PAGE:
In the 1930s, as the Dust Bowl swept across the nation relocating an estimated 300 million tons of soil, Americans realized the devastating effects of soil erosion. Legislation began to take shape to better manage and conserve the nation’s soil. Despite these actions, Missouri was still plagued with high erosion rates.

Missouri Soil and Water Conservation Districts

The State Soil and Water Districts Commission was created in 1943 to administer the soil and water conservation districts and formulate policies and general programs for the saving of Missouri soil and water through the county soil and water conservation districts. Missouri joined the movement to localize soil and water efforts when Harrison County formed the first soil and water conservation district in 1944. In 1996, Washington County became the last of Missouri's 114 counties to organize as a district.

The Soil and Water Conservation Program carries out the policies of the Soil and Water Districts Commission following the Soil and Water Districts Law (Chapter 278, RSMo). The program promotes good farming techniques that help keep soil on the fields, our waters clean and conserves the productivity of Missouri’s working lands.

Each soil and water conservation district is governed by a board of five supervisors, responsible for all district actions and employees. Four supervisors on each board are resident county agricultural landowners or their legal representative elected to serve four-year terms. The fifth is a representative from University of Missouri Extension.

In 1982, Missouri was losing soil at a rate of 10.9 tons per acre each year on cropland, one of the highest rates of erosion in the nation. In order to reduce soil erosion, improve water quality as well as support Missouri state parks, Missouri voters passed a one-tenth-of-one-percent sales tax in 1984, now called the Parks, Soils and Water Sales Tax.  The tax funds are divided equally between the Department of Natural Resources Soil and Water Conservation Program and Missouri State Parks. Slightly more than two-thirds of Missouri voters renewed the tax in 1988 and 1996, and 70.8 percent voted in favor in 2006. In 2016, all 114 counties approved the sales tax renewal resulting in the highest approval to date at 80.1 percent.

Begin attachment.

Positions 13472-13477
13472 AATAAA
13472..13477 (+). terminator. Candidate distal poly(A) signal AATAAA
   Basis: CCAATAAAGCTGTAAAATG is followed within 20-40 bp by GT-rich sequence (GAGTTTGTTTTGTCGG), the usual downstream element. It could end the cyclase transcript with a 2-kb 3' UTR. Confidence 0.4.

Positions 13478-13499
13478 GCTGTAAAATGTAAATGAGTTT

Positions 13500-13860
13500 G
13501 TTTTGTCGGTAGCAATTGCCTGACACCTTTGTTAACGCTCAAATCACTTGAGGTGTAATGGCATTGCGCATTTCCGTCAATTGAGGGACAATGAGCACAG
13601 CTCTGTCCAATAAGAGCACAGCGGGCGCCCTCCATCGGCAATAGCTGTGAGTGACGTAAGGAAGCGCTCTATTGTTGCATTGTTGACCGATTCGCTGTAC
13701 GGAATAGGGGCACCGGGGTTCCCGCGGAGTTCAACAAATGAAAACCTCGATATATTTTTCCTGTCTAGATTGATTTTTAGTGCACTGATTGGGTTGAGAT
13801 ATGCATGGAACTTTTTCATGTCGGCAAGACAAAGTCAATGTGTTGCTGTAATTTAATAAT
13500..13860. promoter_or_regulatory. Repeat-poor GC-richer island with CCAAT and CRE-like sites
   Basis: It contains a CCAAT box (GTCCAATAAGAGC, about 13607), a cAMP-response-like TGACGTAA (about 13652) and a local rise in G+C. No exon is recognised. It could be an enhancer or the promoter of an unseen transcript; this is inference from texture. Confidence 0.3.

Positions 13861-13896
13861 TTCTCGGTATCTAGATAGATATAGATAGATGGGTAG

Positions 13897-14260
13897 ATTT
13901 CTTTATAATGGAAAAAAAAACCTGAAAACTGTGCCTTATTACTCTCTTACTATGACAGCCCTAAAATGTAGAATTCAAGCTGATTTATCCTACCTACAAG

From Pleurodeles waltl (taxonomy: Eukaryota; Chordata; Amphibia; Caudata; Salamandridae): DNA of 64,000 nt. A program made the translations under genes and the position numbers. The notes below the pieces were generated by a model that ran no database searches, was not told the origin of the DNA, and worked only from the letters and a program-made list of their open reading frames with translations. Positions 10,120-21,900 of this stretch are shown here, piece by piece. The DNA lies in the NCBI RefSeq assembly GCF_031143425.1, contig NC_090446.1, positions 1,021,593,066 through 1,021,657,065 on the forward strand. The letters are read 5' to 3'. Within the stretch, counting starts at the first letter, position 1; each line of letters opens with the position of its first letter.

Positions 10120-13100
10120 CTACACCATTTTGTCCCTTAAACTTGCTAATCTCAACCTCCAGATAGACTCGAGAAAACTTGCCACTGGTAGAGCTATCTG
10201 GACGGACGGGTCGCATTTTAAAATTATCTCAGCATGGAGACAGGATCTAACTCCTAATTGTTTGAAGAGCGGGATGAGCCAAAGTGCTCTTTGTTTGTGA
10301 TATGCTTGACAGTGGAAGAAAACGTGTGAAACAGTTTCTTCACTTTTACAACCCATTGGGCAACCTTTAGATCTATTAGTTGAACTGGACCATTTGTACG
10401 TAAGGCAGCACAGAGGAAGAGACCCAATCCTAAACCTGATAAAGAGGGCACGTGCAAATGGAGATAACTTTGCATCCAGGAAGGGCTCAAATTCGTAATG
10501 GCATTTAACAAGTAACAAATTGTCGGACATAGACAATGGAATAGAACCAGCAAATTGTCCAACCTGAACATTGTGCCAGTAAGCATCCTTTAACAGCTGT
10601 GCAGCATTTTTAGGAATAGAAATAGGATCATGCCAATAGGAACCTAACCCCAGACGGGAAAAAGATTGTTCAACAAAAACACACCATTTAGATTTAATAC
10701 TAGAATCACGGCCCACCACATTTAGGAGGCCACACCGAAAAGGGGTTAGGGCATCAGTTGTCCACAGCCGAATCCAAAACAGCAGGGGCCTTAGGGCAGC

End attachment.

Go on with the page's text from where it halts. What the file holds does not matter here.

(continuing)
Missouri’s soil and water program is a role model for the nation. Other states envy Missouri for its dedicated tax and support of soil and water conservation. Since 1982, Missouri’s soil erosion rate dropped more than any other state with more than 10 million acres of cropland. It is estimated that more than 179 million tons of soil have been saved since passage of the sales tax.

The sales tax provides financial incentives that share the cost between the farmer and the state of implementing the installation of soil and water conservation practices that prevent or control excessive soil erosion and protect water quality.

Missouri has come a long way since the sales tax was first approved in 1984; however, there is still work to be completed. Issues affecting soil health, soil erosion, water quality can have detrimental effects on Missouri’s natural resources and agricultural productivity. Research and water quality monitoring can help verify that soil and water conservation practices are working as intended. With your continued support, we can help make Missouri an even better place to live, work and enjoy the outdoors.

Lafayette County Soil and Water Conservation District

The Lafayette County Soil and Water Conservation District was formed May of 1950. It was formed to assist landowners in conserving and improving soil, water, woodland and wildlife resources; to recommend and provide assistance in the planning and application of conservation measures; and to provide technical assistance for erosion control practices. The district is considered a local unit of government without taxing authority. The Lafayette County Soil and Water Conservation District works in conjunction with the Natural Resources Conservation Service which provides technical assistance to the district.